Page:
News and views on the world of interactive media from the gskinner team
Category / Flutter
One of the big issues with Flutter for Web right now is it’s lack of support for dart.io. This means things like a simple Platform.isAndroid call will cause your web builds to crash on startup. In fact, just including the dart.io package _at all_ will break your app completely.
In cases like this, what is needed is some form of conditional compilation, so we can include the code on some platforms, and exclude it on others.
Some platforms like Unity, have built in platform defines, which let you easily partition sections of code for specific platforms. Unfortunately, this is not so easy to do with Flutter, but it is possible!
In the never-ending quest to reduce boilerplate and DRY up our code in Flutter, we have noticed that using the MediaQueryclass can be a bit cumbersome, and it’s also missing a couple of key pieces of information.
The issues we see are:
MediaQuery.of(context) is a bit verbose on its face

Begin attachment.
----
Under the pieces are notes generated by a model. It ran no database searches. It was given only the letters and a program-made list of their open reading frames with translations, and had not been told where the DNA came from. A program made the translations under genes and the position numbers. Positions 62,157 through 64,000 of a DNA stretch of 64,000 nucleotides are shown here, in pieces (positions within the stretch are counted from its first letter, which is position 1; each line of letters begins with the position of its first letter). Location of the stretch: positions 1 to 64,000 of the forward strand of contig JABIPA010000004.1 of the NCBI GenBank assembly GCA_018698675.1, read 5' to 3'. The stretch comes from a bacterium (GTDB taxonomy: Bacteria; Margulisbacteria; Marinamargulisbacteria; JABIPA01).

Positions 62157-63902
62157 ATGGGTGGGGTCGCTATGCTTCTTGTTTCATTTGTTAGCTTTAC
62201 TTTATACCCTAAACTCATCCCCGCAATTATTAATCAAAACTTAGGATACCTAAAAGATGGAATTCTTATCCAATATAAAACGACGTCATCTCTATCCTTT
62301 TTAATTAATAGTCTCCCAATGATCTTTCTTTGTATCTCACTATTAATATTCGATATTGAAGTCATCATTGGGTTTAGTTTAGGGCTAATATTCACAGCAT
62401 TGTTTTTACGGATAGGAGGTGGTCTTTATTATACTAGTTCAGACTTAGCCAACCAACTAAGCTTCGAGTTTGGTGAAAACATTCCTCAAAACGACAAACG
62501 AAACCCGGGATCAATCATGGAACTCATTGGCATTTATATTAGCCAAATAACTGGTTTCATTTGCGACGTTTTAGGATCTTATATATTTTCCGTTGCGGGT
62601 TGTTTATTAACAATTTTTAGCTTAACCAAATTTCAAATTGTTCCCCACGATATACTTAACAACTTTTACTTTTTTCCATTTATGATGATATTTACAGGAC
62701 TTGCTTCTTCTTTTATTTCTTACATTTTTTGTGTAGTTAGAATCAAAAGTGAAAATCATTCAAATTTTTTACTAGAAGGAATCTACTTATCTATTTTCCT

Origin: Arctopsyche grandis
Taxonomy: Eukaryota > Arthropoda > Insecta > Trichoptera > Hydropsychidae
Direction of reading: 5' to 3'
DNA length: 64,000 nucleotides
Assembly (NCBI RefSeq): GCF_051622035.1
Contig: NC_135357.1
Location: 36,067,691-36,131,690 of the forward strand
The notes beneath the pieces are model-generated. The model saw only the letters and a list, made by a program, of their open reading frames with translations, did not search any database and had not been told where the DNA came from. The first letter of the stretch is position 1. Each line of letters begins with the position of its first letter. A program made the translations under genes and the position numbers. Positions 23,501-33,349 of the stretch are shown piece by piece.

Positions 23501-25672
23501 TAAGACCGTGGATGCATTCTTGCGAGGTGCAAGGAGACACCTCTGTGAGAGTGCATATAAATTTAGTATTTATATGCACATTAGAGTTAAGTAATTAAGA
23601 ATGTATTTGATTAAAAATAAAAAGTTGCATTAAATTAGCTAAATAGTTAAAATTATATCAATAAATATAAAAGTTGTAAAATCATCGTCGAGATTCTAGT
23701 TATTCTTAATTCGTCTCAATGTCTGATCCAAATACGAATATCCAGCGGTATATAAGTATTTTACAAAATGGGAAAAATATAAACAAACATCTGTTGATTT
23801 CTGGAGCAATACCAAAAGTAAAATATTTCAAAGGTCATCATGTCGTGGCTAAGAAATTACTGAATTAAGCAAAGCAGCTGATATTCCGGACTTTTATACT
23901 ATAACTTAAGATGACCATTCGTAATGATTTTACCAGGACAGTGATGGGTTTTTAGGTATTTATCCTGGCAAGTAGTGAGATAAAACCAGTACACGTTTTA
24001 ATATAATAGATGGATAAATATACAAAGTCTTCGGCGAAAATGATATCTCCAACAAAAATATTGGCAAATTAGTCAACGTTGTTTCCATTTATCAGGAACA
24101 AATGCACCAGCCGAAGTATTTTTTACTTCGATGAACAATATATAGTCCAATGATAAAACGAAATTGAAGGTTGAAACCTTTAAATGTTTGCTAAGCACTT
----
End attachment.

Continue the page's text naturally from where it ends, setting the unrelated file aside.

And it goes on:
Checking for orientation especially is too long: bool isLandscape = MediaQuery.of(context).orientation == Orientation.landscape
There is no diagonal size parameter, so you can’t easily get the true screen size of the device, helpful for determining your form factor
There is no way to get the size in inches, which can be useful when thinking about breakpoints (for most people, 4.5″ is easier to picture, than 720 logical pixels)
To that end, we have small Screen helper class, that we use across all our new projects:
One of the most interesting aspects of Flutter, is the way it mixes declarative markup-style code, with imperativebusiness logic style code, all within the same Dart programming language and file. This creates a really nice coupling between interface and function. When compared to editing XAML for UWP apps, or XML for native Android, building interfaces in Flutter can be a very rapid workflow.
While this is really nice from a productivity standpoint, it also manifests as one of Flutters biggest issues…
Flutter is a mobile UI toolkit that combines fast development, expressive and beautiful UIs, with native performance. To test-drive the platform, Grant Skinner & Mike Chambers recently built Redrix: a mobile companion app for Destiny 2.